Friday, February 1, 2008
No Key to Heaven
We've now reached and spent two days in Key West, the end of the road. Or the beginning, as the locals proclaim with Mile Marker 0 for US Hwy 1 at the west end of town.
We wondered much before coming here what we would find. What are the Keys like? It's easy to get a jaundiced view out on Hwy 1, which in places was as much fun as biking down Aurora Ave. in Seattle. The light grey on the right of the photo is soft gravel, so yes, we were biking down that 20" shoulder with sometimes 2 or 3 lanes of westbound traffic next to us.
But other areas, such as this view of the entry to Key Largo from Card Sound Road through Crocidile Lake Wildlife Refuge, or this second view of a boardwalk trail on
Long Key, show what much of the Keys would be like with no human imprint: vast areas of mangrove.
There are some forested areas, but no lakes or rivers, as the Keys are simply limestone reefs that were once below ocean level and now only slightly above it.
We learned much from a stop at the quarries used to supply Flagler's railroad with building stone, seen in these two photos. The closeup taken with our macro lens shows that the limestone is in fact the skeletal remains of millions of coral animals frozen in stone.
Flagler's railroad, the Florida East Coast, greatly changed the Keys by making them accessible. As a railroad, it flopped, destroyed long before it paid for itself by the Hurricane of 1935. But the state bought out the right of way and turned it into the Overseas Highway, US 1. In time the narrow railroad bridges (built so well that they survived the hurricane) were paralleled by modern highway bridges. From Long Key we took one marvelous railroad bridge for over 2 miles over the seas, past dozens and dozens of fishermen.
With easy access, Key West changed from a small community of oddballs eking out a living from the sea (particularly from salvaging goods from vessels wrecked on the shallow reefs near the Keys), to other types of oddballs, such as Ernest Hemingway, revered in Key West as a sort of patron saint. Like Provincetown MA, another town at the end of the road, it has also attracted a sizeable gay community. But tourists truly rule the town today, ebbing and flowing with the daily arrival of day trippers and cruise ship passengers (we saw 4 in 2 days), and the annual ebb and flow of overnighting folks like us who come to stay in droves in winter and in drops by mid-summer.
The Upper Keys, especially Key Largo, were pretty disappointing. Hwy 1 dominates life, and getting off the road usually means going down a cul-de-sac, as there are rarely connecting side streets. This pair of pictures taken a few feet apart illustrate the dream view and the reality view
of this part of the Keys. If you don't own a part of it, you pretty much have to keep on moving down that busy highway.
The Middle and Lower Keys were better. The traffic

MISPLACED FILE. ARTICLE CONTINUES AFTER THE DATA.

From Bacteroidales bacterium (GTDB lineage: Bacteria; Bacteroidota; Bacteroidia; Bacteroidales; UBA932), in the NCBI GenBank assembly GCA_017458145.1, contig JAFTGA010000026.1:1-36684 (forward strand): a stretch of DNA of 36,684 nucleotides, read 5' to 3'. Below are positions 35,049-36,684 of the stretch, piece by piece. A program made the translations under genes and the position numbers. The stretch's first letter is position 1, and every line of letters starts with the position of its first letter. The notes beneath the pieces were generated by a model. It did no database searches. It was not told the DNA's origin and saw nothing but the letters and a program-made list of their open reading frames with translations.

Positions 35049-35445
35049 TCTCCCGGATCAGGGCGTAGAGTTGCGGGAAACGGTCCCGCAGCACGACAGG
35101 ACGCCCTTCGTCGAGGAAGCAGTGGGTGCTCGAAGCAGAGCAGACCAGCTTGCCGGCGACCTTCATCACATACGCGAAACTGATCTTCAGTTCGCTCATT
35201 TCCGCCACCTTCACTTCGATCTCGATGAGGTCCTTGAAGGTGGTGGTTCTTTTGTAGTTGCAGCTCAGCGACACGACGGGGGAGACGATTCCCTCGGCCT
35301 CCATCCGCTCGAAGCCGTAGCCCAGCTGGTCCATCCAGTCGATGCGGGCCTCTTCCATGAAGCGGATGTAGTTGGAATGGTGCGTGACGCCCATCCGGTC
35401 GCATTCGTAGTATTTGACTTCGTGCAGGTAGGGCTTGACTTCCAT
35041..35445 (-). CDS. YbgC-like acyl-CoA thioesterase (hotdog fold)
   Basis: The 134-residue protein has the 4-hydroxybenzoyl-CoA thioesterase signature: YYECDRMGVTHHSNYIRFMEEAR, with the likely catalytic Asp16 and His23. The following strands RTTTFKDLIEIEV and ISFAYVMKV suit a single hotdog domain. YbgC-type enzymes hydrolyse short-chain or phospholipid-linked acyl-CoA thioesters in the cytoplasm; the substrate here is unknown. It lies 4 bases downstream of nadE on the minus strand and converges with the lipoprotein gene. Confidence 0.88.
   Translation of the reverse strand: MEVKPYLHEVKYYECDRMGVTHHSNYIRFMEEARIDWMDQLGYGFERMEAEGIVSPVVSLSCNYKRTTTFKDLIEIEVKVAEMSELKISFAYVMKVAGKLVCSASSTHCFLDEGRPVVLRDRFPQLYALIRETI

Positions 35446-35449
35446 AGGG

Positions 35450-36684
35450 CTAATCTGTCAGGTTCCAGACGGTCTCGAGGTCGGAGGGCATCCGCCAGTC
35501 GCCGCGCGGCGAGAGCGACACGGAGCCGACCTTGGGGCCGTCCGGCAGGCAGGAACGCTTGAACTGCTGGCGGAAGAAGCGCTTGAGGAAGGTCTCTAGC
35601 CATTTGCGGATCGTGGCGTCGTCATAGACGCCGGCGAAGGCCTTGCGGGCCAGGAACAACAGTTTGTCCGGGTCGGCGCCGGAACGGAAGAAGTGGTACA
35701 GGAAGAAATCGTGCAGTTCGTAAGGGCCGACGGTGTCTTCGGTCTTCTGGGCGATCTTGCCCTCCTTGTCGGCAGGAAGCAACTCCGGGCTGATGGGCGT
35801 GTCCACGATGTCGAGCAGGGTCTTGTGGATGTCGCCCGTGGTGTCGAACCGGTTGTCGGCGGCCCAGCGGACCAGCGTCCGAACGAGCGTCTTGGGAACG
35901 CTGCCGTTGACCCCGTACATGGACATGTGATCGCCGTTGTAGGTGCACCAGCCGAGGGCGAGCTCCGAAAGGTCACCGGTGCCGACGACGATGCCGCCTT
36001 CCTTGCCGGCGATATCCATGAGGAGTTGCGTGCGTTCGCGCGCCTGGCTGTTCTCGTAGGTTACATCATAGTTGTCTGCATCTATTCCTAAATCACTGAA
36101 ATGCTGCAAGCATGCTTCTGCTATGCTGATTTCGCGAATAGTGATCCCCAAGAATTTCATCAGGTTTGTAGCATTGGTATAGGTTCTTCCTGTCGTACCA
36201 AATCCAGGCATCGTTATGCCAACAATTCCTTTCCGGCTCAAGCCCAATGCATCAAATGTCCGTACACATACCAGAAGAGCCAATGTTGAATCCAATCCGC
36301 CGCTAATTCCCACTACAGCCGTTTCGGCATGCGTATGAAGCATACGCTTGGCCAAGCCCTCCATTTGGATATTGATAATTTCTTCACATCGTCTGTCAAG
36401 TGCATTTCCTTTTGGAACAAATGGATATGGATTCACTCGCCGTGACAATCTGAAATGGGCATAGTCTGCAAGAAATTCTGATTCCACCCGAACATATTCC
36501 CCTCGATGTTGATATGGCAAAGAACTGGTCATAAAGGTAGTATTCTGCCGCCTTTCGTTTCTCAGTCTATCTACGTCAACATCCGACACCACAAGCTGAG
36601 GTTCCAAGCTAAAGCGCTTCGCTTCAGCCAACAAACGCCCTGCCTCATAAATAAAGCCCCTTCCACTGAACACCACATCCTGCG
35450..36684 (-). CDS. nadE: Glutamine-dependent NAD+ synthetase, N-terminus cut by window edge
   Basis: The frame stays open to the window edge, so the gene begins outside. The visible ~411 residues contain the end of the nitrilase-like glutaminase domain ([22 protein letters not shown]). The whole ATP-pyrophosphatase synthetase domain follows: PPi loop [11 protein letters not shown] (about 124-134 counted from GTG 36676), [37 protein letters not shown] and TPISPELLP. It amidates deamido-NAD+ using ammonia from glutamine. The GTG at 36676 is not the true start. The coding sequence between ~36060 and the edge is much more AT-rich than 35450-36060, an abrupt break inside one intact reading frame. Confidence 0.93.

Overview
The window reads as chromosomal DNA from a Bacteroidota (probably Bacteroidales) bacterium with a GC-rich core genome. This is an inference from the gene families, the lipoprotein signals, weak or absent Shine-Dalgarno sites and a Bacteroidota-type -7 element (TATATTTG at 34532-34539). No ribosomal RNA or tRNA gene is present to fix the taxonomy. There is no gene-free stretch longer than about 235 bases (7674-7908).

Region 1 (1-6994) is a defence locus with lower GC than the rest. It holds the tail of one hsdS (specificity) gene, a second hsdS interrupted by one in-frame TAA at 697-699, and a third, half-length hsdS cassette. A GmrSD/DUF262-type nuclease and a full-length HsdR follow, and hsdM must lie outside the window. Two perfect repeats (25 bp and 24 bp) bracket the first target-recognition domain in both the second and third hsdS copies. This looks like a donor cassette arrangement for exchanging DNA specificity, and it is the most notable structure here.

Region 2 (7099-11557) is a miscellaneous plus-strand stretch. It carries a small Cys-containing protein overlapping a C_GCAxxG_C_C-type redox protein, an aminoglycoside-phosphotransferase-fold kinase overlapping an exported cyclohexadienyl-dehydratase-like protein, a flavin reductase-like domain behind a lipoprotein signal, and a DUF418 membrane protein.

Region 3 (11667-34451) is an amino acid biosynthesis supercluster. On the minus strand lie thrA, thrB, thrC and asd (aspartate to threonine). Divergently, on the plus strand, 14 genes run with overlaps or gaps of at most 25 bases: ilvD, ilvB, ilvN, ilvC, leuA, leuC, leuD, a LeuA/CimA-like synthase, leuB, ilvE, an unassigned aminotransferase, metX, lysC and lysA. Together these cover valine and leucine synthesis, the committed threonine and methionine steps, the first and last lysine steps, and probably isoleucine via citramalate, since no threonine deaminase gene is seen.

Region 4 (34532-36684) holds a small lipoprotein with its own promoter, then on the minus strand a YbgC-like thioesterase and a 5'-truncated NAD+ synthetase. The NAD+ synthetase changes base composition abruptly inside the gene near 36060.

thinned out and the shoulder got a bit more bike-friendly, much of it 4' wide. The scenery improved, and there were several terrific state parks where we canoed and hiked on nature trails. Big Pine Key was actually large enough to have back streets that were paved but virtually traffic-free,
and Key Deer to look for in the extensive Key Deer Wildlife Refuge. It's far from heaven, as these two less-than-welcoming signs show (click on the second one to read the white sign...), but it was a nice respite from the highway.
Key West has been interesting. It looks
lush to us with many palms, bananas, gumbo limbo and other tropical trees, oftentimes obscuring the interesting houses behind them. A local told us that it looks fairly bare to her compared to just before Hurricane Wilma, which flooded 70% of this low-lying island and knocked down many of the tallest trees.
Indeed, "Solares Hill" is an unremarkable point near our B&B that is the highest point on the island -- 16 feet above sea level! The actual highest point in all the Keys now is the infamous "Mount Trashmore," a landfill one key to the east, at something over 100'.
While we've done the tourist thing down bar-and-restaurant-laden Duval Street, we've also enjoyed walking the many back streets through the extensive historical districts, and did a short ride on the tandem
with our luggage left at the B&B to make the obligatory visit to the so-called Southernmost Point in the Continental U.S. It's actually the Southernmost Point Accessible by Motor Vehicle in the Continental U.S., and other nearby landmarks are "Southernmost House," "Southernmost Hotel," "Southernmost Resort on the Beach," and "Southernmost Deli." The true southernmost point is yet another island out in the ocean but within Florida's borders.
Well, having reached the southernmost point in this part of our adventure, it's time to head north. We'll pick up a rental car tomorrow, put the partially-disassembled tandem in the trunk, and head up to the Everglades for a few days. More about that in our next posting. But goodbye from Key West would not be complete without a sunset picture from Mallory Square, traditional (well, maybe for the last decade or two) spot to stand and watch the sun go down.